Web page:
God loved us so much that He gave His Son. How do you suppose that made God feel? Was He jumping for joy when His Son hung suffering on the cross? What do you think would have happened had God acted on His feelings that day rather than His loving commitment to offer a way for the world to be saved?
The right thing isn’t always the thing that feels good at the moment. Actions lead, feelings follow. Where did the good feelings come in then, when Jesus died on the cross? They came later, after the sacrifice had been made and people were coming to God because of what Jesus did!
Hebrews 12:2 says exactly that: “fixing our eyes on Jesus, the author and perfecter of faith, who for the joy set before Him endured the cross…”
The joy followed the cross. It didn’t come prior or during. Likewise, the good feelings that result from our doing right usually come after the act, not before. If we wait around in the beginning, hoping to get our feelings to go along with our actions, we’ll seldom do what is right.
How about it? Are you returning good for evil? Are you turning the other cheek when it is appropriate? Are you walking the second mile? Are you praying for that person who has hurt you so? Are you, like God, allowing whatever blessings you have in your life to fall on the just and the unjust, or are you selective, based on the records you’ve kept of wrongs done against you? Are you blessing rather than cursing? (The word “bless” in this case means literally, “to speak well of.”)
“But I don’t feel like it!” Welcome to the world of discipleship. It’s that way for all of us.
THE SIXTH THING TO REMEMBER WHEN YOU HAVE BEEN TREATED UNFAIRLY IS THAT YOU ARE STILL THE BIGGER DEBTOR.
In (Matthew 18), Jesus tells the story of a man who owed a king ten million dollars. There was no way he could pay his debt and in that day, there was no bankruptcy – only debtor’s prison or slavery. As he was about to be thrown into prison, he begged the King to give him another chance and more time to pay. The King listened to his pleading and felt mercy for him. He didn’t just give him more time to pay. He completely forgave the debt. The man walked away free.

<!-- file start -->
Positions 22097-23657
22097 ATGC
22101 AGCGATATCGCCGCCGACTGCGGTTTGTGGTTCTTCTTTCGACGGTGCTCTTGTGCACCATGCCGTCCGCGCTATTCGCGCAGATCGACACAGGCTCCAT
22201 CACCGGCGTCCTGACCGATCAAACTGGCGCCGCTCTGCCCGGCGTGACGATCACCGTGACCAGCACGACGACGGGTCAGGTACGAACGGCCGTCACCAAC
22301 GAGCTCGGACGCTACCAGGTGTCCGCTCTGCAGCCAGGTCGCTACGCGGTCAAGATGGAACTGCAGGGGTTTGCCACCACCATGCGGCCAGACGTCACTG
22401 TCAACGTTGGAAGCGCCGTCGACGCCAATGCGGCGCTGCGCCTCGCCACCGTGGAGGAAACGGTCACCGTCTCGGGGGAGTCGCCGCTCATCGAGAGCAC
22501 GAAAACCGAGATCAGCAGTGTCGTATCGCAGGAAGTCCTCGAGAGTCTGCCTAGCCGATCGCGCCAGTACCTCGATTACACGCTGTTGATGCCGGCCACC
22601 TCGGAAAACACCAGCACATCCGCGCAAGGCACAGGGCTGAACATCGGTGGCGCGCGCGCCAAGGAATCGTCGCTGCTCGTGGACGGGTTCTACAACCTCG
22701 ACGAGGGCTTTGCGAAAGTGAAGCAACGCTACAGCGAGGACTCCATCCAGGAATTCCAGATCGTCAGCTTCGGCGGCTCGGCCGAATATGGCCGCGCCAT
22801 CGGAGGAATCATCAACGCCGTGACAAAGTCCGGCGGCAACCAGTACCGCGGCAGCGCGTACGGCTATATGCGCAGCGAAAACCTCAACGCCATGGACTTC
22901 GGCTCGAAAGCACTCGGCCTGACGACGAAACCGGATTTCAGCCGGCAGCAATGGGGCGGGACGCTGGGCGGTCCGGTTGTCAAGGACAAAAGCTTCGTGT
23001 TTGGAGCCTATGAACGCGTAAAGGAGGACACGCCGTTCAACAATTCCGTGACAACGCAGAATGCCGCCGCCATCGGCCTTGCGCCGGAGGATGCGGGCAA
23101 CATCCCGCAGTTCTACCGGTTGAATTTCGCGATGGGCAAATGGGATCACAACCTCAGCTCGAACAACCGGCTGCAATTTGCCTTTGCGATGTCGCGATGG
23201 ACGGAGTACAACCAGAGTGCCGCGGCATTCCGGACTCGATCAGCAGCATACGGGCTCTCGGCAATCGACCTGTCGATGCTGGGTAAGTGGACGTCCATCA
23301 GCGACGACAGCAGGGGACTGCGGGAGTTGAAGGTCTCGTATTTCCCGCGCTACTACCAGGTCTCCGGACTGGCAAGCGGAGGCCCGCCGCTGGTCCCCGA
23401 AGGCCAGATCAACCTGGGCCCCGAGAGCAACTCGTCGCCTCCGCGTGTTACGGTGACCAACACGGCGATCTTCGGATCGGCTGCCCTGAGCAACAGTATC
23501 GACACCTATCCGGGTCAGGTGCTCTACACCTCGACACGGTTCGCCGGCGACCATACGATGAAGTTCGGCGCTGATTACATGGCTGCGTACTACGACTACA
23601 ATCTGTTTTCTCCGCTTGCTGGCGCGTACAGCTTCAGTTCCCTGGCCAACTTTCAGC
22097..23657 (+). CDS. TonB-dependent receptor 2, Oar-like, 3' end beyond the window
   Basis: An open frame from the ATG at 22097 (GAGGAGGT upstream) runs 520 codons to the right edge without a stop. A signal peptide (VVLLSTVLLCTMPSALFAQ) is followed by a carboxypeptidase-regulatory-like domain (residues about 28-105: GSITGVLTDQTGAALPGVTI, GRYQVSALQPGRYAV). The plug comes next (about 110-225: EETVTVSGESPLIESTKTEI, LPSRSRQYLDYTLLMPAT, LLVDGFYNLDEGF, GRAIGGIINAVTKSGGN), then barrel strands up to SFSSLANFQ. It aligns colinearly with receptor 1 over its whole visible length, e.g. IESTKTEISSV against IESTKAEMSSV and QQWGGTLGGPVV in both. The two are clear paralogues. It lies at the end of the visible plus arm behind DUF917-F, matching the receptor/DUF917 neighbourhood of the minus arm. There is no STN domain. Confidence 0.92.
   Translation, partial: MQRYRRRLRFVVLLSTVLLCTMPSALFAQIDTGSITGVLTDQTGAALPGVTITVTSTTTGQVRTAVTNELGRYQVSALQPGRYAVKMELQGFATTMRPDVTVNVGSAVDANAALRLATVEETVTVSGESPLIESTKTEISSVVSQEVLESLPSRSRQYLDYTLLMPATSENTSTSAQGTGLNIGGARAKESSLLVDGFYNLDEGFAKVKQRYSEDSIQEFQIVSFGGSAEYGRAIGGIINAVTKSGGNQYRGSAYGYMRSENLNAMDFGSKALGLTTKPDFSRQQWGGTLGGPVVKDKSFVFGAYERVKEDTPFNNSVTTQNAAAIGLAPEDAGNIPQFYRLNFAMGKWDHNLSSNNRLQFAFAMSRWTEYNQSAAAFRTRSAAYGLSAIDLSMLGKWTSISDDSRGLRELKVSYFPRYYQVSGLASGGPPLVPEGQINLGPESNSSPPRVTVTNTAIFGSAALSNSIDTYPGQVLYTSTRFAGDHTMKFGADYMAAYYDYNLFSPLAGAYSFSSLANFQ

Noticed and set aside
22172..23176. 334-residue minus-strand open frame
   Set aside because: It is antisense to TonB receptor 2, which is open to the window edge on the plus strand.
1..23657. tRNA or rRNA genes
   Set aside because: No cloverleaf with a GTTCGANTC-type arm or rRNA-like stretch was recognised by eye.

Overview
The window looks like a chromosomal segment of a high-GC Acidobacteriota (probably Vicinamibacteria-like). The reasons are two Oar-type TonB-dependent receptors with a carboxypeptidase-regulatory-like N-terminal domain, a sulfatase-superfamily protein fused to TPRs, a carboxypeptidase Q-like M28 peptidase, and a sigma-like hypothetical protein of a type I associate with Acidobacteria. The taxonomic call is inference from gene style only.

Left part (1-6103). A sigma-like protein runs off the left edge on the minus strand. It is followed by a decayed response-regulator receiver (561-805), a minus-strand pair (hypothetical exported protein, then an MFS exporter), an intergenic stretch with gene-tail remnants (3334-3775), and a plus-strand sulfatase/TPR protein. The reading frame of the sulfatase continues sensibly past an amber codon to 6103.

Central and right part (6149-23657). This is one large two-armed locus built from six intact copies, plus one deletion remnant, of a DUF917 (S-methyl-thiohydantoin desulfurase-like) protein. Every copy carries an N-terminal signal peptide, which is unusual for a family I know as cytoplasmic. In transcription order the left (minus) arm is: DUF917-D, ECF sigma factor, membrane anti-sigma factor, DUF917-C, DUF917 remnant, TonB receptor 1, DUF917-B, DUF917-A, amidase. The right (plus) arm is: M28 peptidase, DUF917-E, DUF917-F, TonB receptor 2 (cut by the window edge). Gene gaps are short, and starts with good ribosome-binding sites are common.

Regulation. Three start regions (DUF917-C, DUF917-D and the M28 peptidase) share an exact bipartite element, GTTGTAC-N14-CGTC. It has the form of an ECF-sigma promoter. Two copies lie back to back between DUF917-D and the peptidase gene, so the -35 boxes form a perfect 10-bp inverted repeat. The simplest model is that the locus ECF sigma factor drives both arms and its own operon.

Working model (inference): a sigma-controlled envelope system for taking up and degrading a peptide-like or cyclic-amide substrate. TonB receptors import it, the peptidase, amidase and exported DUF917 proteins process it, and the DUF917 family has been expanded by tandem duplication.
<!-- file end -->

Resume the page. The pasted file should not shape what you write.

You probably know the rest of the story. As soon as he got home he found someone who owed him a few hundred dollars. The man didn’t have the money, so this man who had just been forgiven a debt of millions of dollars had his own debtor thrown into prison. After all, it’s only just. “It’s what the man had coming for what he did to me. He should learn to pay his debts on time! It’s his fault. Fair is fair, right?”
Then the King got word of the whole thing. He was angry and resummoned the man he had forgiven just a short time before. To make the long story short, he called the unforgiving man “wicked” and reinstated his millions of dollars of debt. The man went to prison until he could pay it off – which, of course, was never. He went to prison for the rest of his life.
Then Jesus said, “So shall My heavenly Father also do to you, if each of you does not forgive his brother from your heart.”
My friends, no matter whom might wrong us, we are still the bigger debtor. We always will be. God has forgiven a huge debt that we could never pay on our own. Because of that, is it really that much for God to ask us to overlook some of these hurts we experience here? I think not.
Are you one who feels you must even the score here? Then expect God to even the score on you when you get to judgment.
A certain tenant farmer had worked hard for many years to improve the production of the land he leased. Then something happened that caused him to become very bitter. When it was time to renew his lease, the owner told him he was going to sell the farm to his son who was getting married. The tenant made several generous offers to buy it himself, hoping the man’s decision would be reversed, but his pleading got nowhere.
As the day drew near for the farmer to vacate his home, his weeks of angry brooding finally got the best of him. He gathered seeds from some of the most pesky and noxious weeds he could find. Then he spent many hours scattering them on the clean, fertile soil of the farm, along with a lot of trash and rocks he had collected.
To his dismay, the very next morning the owner informed him that plans for his son’s wedding had fallen through, and therefore he would be happy to renew the lease. He couldn’t understand why the farmer exclaimed in agonizing tones, “What a fool I’ve been!”
Try as we might to even up the score when we’re treated unfairly, the result for us will be the same as it was for that tenant farmer. At the end, we’ll exclaim, “What a fool I’ve been!”